How to avoid the sophomore slump? Scrap the second album altogether

A year ago, the members of the experimental, largely instrumental math-rock band Battles faced a challenge that even their astounding technical wizardry might not help them overcome. Specifically, how to forge ahead as a three-piece following the departure of multi-instrumentalist Tyondai Braxton, and what to do with the already completed tracks planned for their highly anticipated sophomore effort. “We could’ve easily been like, ‘Everything sucks, we’re cursed, this is a total pain in the ass,’ and felt bad for ourselves,” admits guitarist Dave Konopka.

He says the group had fallen into complacency when Braxton, drummer John Stanier and guitarist Ian Williams and he convened to write and record the follow-up to 2007’s Mirrored, an album that debuted to critical acclaim and a near-instantaneous cult following thanks to the pedigree of the players involved. (Stanier had been the longtime drummer for Helmet, while Williams played for influential math-rockers Don Caballero.) Work on the group’s second album trudged throughout the spring and summer of 2010, even though no one in the band liked the direction it was heading—or wanted to admit it. “What we had from the sessions when Tyondai was still involved was a very uninspired, lackluster approach to an album,” Konopka concedes.

So when Braxton ultimately left the band in August of last year, the remaining members started over—and emerged with the new Gloss Drop. A surprisingly accessible and effervescent effort given the hardships required to complete it, the album features guest vocals from the likes of synth-pop pioneer Gary Numan and Blonde Redhead’s Kazu Makino. But at its center remains the jaw-dropping musicianship of Konopka and company, who can veer wildly from progressive rock to metal to jazz-influenced instrumental breaks. “Audiences are way more sophisticated nowadays than even 10 years ago, in the sense of accepting weirder music,” Konopka says. “That’s a privilege we’re benefiting from, to have people interested in some more abstract forms of music.”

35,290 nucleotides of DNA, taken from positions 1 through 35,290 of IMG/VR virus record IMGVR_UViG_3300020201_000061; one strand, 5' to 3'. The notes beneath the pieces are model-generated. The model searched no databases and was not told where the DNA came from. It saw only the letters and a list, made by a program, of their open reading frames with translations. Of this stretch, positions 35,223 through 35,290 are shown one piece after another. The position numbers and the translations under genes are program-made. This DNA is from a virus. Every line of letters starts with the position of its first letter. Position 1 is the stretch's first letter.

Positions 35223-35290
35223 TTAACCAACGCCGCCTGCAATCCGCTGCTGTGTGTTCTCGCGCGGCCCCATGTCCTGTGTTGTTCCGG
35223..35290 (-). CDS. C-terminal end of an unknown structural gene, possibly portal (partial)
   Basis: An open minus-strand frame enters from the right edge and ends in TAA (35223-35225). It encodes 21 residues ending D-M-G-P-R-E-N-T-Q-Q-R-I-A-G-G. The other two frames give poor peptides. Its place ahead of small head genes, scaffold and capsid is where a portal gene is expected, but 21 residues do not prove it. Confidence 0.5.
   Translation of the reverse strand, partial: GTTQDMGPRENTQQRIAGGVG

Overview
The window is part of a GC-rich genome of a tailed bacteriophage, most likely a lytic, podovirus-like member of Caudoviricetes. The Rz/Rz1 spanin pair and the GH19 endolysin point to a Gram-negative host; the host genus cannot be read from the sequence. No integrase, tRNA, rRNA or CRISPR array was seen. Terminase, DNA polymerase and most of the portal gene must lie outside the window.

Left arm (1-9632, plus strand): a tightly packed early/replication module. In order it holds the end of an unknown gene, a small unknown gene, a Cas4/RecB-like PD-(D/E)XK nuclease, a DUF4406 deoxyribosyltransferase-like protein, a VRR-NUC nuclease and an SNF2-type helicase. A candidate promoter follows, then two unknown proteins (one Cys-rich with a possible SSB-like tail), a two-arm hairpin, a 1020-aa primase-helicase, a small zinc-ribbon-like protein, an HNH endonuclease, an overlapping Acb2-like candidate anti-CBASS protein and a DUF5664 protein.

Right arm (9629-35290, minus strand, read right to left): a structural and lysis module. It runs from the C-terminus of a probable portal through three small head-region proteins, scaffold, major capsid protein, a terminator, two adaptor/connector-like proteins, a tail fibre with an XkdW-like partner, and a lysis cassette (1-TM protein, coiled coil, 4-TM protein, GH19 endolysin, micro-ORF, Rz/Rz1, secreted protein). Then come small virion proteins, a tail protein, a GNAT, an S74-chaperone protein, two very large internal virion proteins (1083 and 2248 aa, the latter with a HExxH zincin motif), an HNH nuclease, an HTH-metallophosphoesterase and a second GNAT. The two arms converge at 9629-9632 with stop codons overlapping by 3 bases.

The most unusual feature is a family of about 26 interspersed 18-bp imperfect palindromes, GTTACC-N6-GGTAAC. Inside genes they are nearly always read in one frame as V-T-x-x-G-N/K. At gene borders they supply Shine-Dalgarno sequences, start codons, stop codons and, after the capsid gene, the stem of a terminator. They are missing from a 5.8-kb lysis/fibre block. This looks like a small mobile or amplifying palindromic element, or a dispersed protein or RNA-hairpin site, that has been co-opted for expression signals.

It’s a style that Konopka himself struggles to describe. “It’s totally contextual and depends on whom I’m talking to,” he says with a laugh. “There’s no right way to sum up Battles. It all comes back to the listener and how they interpret it. Everything’s working out fine, so no complaints here.”

–Jesse Thompson

comment closed

Copyright © 2011 M Music & Musicians Magazine ·